On the question of the financial means of the person in receipt of a penalty, I see nothing in the Bill to tell me that the level of the penalty will be adjusted according to the means of the person who must pay it. In our courts, however, defendants' means are carefully examined—they carefully fill in a form about whether they are on benefits or X pounds a week. As a result, the courts set
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the fine at a level compatible with the defendant's means. Where is that provision in the Bill, and where is the prospect of the Minister allowing a little more time? If one is fined in a magistrates court, one is invariably given, if one asks for it, 28 days to pay. That is why I have suggested that 28 days be allowed in relation to the penalty notice.

Amendment No. 12 follows on from my amendment No. 10 and again seeks to lessen the burden on the employer.

Amendment No. 13 asks us to leave out paragraph (e), which requires

Not only will a burden be placed on an employer at the beginning of the employment, when he must inspect and deal with certain documents, but he will be required to do the same

Neither the specified intervals nor the specified occasions are quantified. We have had informal guidance from Ministers, but now that we have reached the Report stage, it would be helpful if this Minister went into more detail.

4.30 pm

Does the Minister think that the penalty clause is absolutely necessary? Existing legislation covers the employment of persons and the need to examine their documents. Will he comment on the workings of the Conduct of Employment Agencies and Employment Businesses Regulations 2003, which require agencies that supply workers to carry out checks to confirm workers' identities? Is that invariably done, what pitfalls exist, and have any measures been taken against agencies that have not dealt with the matter properly?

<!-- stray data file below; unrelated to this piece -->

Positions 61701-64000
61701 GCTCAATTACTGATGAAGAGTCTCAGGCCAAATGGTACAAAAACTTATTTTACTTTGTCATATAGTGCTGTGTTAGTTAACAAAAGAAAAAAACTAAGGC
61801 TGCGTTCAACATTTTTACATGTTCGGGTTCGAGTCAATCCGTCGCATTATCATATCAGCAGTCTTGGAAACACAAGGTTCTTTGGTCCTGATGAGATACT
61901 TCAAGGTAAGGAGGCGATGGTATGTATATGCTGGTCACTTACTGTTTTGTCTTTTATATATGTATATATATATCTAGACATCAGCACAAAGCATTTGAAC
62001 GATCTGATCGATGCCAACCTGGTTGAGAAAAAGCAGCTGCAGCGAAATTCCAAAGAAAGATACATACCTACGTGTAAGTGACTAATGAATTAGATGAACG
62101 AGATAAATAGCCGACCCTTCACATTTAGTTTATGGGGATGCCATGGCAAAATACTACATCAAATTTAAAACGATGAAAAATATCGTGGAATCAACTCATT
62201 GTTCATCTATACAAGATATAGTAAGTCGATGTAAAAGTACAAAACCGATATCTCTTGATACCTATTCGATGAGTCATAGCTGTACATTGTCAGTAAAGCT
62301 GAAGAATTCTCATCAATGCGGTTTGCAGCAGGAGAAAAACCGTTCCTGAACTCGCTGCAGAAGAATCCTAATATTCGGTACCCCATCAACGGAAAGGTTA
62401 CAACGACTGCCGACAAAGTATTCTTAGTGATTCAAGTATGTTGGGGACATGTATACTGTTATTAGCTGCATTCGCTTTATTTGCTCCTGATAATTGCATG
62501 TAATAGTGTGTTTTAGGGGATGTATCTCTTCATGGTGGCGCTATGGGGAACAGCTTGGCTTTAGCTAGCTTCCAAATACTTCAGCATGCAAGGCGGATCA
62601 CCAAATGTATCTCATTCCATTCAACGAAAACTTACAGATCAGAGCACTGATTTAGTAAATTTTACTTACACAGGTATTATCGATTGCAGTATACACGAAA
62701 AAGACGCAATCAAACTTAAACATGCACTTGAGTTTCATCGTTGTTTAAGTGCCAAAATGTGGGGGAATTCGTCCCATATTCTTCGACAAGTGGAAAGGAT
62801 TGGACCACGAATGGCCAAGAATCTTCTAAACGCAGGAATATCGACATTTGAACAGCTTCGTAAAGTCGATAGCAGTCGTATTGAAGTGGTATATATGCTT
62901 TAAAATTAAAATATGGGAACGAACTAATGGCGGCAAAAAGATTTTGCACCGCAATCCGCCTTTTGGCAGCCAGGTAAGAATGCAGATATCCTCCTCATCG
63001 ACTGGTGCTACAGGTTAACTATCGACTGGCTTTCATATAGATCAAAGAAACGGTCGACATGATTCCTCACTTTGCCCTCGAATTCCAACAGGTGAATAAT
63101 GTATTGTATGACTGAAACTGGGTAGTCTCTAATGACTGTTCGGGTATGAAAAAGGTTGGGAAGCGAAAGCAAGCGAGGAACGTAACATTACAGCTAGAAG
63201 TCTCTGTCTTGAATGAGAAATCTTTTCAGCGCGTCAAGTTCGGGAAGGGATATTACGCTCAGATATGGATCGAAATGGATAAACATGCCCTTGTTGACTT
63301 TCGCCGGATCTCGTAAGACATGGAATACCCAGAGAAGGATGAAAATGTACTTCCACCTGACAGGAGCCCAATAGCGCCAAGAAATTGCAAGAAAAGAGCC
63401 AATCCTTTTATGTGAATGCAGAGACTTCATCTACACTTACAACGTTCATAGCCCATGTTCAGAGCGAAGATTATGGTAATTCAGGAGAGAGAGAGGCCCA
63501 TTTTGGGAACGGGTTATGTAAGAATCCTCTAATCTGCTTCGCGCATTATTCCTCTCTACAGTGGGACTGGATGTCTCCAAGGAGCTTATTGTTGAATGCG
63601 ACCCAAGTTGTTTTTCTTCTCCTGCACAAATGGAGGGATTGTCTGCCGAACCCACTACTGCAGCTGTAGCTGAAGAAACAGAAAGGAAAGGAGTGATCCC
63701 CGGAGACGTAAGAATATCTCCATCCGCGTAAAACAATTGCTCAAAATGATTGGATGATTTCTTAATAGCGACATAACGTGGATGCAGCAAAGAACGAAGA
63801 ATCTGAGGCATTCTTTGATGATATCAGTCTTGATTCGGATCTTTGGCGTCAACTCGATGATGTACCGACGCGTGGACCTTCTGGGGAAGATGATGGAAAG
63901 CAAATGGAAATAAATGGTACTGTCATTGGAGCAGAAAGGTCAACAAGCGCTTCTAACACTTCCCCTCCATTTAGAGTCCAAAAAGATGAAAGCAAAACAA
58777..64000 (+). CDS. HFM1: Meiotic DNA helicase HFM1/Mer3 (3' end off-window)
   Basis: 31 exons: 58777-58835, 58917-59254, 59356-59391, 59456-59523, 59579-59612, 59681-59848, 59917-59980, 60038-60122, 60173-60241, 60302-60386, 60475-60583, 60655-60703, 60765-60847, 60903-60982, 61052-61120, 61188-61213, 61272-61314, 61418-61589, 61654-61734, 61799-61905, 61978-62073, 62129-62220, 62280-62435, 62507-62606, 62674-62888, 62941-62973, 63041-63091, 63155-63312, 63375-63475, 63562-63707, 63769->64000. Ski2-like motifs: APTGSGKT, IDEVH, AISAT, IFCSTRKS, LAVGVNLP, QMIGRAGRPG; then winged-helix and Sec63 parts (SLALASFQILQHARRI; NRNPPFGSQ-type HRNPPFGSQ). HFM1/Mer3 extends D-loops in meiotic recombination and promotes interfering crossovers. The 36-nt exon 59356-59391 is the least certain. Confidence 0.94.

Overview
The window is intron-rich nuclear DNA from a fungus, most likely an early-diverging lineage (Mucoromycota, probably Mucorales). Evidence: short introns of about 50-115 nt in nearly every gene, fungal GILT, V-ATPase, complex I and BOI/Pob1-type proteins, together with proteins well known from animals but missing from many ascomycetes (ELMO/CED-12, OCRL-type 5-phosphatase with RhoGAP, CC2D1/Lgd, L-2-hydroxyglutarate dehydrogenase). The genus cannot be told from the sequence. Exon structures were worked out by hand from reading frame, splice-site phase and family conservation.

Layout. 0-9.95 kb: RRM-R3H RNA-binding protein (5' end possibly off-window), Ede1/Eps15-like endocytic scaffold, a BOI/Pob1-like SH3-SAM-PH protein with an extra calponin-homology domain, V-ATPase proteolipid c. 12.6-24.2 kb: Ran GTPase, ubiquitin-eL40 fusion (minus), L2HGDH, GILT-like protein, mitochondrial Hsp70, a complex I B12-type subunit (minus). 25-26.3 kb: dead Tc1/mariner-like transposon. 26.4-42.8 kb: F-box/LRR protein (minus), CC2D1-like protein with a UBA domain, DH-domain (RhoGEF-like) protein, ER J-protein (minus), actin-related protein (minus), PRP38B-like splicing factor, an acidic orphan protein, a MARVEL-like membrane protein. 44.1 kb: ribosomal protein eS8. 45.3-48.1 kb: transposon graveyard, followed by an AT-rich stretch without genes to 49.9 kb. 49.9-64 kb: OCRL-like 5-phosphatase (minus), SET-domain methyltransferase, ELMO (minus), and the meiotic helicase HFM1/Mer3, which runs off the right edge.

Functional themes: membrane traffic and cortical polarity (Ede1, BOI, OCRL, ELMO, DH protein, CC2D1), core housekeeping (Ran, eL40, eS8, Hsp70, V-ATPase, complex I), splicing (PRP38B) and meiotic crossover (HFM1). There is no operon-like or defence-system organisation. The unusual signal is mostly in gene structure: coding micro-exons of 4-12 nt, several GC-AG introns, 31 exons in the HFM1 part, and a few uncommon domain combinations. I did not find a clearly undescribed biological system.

Will the Minister also comment on the workings of the Gangmasters (Licensing) Act 2004, which was intended to protect workers in the agriculture and shellfish sectors by requiring labour providers to register and apply for licences to act as gangmasters? Given that plenty of checks and regulations are already in force, and given that although there are probably 200,000, 300,000 or 400,000 illegal workers in the country—no one can gainsay that—only about 20 have been prosecuted in the last eight years, one wonders whether the real problem is that of enforcing existing law properly.

Amendment No. 14 seeks to omit clause 15(3)(c). It is merely a probing amendment. Paragraph (c) says that a notice of objection must be given "in the prescribed manner". If someone wished to object to a civil penalty, what would the "prescribed manner" be? The question troubles me a bit, because it raises the possibility that a notice would be deemed faulty because it had not been given in the prescribed manner. If a defendant wishes to appeal against a conviction or sentence in court, he or she is not required to provide a notice of appeal in a prescribed manner; it is necessary merely to file the notice. If it is on the back of an envelope and reads "I wish to appeal against the sentence because I thought it was very tough", that is good enough.

Amendment No. 15 relates to appeal against the penalty. I thought for a moment that the Minister was asking me to give way, but it seems that he is not—
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[Interruption.] I am told that the hon. Member for Leicester, East (Keith Vaz) has just woken up. It is good to see him in his place.